- Software, Software Engineering, and the Software Engineering Process
- Object Orientation
- Defect Management
- Specifying Quality
- Views of Quality
- Internal Quality and External Quality: Form Complements Function
- Software Product Quality Attributes
- Assessing Product Quality
- Achieving Quality Goals
Software Product Quality Attributes
From the perspective of their orientation toward the fitness-for-purpose consideration on the one hand and the fitness-of-form consideration on the other, software quality attributes may be grouped into the following two categories:
External quality attributes
Internal quality attributes (Fenton, 1991)
External Quality Attributes
External attributes are those that can be measured in relation to the context or the environment in which the product persists (Fenton, 1991). For example, modularity (internal) and reliability (external) are both attributes of a software product. However, the average customer is likely to be far more interested in the reliability of software he or she will receive than whether proper abstract data types have been developed to increase the modularity of the product.
Consistent with recent apparent consensus arrived at among investigators and practitioners, and as reflected through IEEE standards, external product attributes of importance relate to the following:
Functionality (How closely does the product meet the requirements as stated or implied in the requirements document?)
Reliability (What is the likelihood of failure-free operation?)
Usability (What is the extent to which the product is convenient and practical to use?)
Maintainability (What is the level of ease with which software can be corrected, adapted, or enhanced to fit an altered set of requirements?)
It should be noted that a number of attributes including reusability, efficiency, and cost-effectiveness conceivably might be added to this list. We have not included them for reasons enumerated next.
Reusability measures the degree to which components of a software product can be used in constructing other software of similar utility. This is largely an internal product attribute. (It is also in most cases of greater concern to the developer than to the customer.)
Efficiency measures the degree to which software makes good use of the hardware resources available to it. Efficiency may be absorbed into the concept of functionality, as the resource utilization requirements of a software system usually feature prominently in a requirements document.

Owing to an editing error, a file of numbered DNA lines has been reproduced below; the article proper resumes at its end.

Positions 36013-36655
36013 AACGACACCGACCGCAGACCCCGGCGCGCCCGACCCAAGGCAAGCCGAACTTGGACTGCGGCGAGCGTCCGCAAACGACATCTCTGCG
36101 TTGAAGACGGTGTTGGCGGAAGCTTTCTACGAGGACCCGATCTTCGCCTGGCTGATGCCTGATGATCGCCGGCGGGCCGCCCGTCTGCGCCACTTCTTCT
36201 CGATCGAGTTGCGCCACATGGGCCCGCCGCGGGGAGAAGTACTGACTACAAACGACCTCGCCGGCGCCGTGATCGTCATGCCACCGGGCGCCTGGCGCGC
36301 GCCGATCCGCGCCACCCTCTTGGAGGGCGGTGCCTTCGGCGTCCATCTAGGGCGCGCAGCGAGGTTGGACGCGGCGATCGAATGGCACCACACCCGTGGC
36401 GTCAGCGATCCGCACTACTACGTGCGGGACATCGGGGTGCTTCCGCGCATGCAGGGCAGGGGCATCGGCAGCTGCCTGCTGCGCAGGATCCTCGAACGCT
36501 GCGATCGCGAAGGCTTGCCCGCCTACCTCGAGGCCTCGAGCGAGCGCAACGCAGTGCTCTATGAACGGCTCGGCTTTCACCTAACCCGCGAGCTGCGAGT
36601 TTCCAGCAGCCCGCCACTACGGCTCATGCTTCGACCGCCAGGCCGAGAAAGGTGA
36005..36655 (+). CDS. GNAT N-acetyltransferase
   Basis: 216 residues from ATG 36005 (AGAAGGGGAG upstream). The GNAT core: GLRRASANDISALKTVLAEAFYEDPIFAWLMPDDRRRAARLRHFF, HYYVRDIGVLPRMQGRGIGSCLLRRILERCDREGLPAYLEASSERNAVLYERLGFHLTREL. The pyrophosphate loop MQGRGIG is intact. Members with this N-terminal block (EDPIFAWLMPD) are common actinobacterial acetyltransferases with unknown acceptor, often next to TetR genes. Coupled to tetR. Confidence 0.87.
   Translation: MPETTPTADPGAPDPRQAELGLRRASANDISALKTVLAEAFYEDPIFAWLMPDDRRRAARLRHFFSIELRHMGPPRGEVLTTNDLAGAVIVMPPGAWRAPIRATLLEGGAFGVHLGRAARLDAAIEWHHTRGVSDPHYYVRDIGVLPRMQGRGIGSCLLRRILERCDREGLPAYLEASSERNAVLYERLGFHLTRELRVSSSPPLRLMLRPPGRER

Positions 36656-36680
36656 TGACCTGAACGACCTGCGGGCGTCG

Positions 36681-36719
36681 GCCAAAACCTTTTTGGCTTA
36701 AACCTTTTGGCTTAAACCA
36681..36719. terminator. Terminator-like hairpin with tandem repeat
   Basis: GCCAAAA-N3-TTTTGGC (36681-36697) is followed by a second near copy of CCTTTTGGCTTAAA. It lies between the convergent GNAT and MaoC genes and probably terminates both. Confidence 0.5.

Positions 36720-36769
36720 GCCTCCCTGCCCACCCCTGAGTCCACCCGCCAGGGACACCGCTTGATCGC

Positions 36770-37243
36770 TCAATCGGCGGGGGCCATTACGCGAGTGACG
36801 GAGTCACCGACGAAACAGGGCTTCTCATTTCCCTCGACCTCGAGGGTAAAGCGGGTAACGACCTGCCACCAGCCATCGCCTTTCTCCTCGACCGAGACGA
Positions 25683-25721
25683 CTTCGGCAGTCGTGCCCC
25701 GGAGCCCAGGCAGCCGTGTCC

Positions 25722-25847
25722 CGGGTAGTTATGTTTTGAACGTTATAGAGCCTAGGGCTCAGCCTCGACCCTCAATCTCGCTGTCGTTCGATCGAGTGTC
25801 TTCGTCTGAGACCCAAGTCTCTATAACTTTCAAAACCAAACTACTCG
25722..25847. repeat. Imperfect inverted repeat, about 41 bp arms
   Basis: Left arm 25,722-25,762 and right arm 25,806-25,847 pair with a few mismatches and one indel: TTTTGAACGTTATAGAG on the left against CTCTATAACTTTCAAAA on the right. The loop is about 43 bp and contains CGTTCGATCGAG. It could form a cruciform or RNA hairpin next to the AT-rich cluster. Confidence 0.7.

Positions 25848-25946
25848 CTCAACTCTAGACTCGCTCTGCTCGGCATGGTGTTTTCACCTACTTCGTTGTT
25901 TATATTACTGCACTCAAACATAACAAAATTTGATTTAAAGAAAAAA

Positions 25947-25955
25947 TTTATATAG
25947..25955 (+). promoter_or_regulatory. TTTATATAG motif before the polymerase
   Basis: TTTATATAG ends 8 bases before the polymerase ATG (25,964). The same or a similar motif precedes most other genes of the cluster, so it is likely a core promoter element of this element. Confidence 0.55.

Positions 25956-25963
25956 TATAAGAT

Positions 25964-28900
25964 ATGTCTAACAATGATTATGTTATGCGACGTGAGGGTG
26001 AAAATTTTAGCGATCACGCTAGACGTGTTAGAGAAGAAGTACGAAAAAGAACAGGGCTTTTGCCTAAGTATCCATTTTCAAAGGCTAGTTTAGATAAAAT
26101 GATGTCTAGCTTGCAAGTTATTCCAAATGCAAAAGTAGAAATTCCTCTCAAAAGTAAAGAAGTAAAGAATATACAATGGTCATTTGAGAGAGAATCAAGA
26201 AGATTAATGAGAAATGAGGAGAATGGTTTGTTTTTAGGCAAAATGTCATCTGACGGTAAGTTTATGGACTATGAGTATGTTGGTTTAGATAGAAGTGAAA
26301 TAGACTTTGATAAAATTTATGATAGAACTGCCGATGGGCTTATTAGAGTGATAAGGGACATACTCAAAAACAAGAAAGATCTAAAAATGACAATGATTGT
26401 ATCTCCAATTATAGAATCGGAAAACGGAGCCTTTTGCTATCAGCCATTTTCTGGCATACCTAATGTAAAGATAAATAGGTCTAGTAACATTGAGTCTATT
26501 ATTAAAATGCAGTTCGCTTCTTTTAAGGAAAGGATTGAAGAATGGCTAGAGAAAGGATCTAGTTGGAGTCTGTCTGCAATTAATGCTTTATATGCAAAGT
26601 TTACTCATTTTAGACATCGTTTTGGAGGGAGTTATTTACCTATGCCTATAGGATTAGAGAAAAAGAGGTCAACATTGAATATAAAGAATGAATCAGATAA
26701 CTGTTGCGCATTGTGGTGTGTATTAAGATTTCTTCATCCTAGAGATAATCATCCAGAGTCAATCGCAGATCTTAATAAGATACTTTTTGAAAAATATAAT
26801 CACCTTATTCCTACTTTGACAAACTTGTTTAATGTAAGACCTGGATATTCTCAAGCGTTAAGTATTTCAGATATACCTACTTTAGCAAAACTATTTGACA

Cost-effectiveness has at least two distinct meanings when viewed as a software quality attribute. First, it may represent a measure of the level of efficacy and economy by which available resources were or are being utilized in the process of creating a software product. This is clearly a process attribute that, for the moment, lies outside the scope of our discussion. Second, it may represent the extent to which the price paid for a software product is recouped through effective and productive utilization of the product in the organization. In this context, the effectiveness becomes a function of other external attributes of software quality, such as reliability and functionality, and also of how intelligently the customer has put the product to use. The cost part becomes a function of the cost-effectiveness of the process, and also the marketing decision made about the level of profit to be made by the software vendor. In our opinion, this is not a direct and external product quality attribute.However, on occasion there are some internal attributes (attributes that represent the extent of fitness-of-form), to an extent identifiable and measurable and utilized by "informed" customers, which may be predictive of important external attributes (fitness-for-purpose) of software that are generally harder to measure statically. Reusability and modularity are good examples of such internal attributes.
Customer-Oriented Quality Assessment
As previously mentioned, ultimately, responsible product marketing dictates customer orientation. (This is not meant to imply, however, that customers cannot be educated in what they can expect, or converted to concur with possibly more appropriate or realistic alternatives set forth by a vendor, or for that matter that the views, requirements, restrictions, and abilities of a vendor are not also important.) Accordingly, product attributes assessed to determine the quality of a product must be meaningful to, and in line with, the quality aspirations of the customer. For example, from the external attributes mentioned earlier, reliability is a good example of a customer-oriented attribute, whereas reusability is a developer-oriented one. As such, whereas customers are critically conscious of the reliability of software, they are likely to be largely unconcerned with the degree of the reusability of the components making up the source code. (We concede an exception in the case of general management, as stakeholders in internally developed software, holding an interest in the overall economics of a company's IT department.)
Using the foregoing criteria, we have investigated and classified a variety of product attributes as follows:
Important customer-oriented external product attributes:
Functionality (including efficiency);
Important developer-oriented external product attributes:
Maintainability (discussed later); and
Reusability.As per our earlier discussion, we recognize that informed customers may, on occasion, identify and establish links between developer-oriented quality attributes and customer-oriented ones. In such cases the former attributes also become important to the customer. A good example of this is maintainability.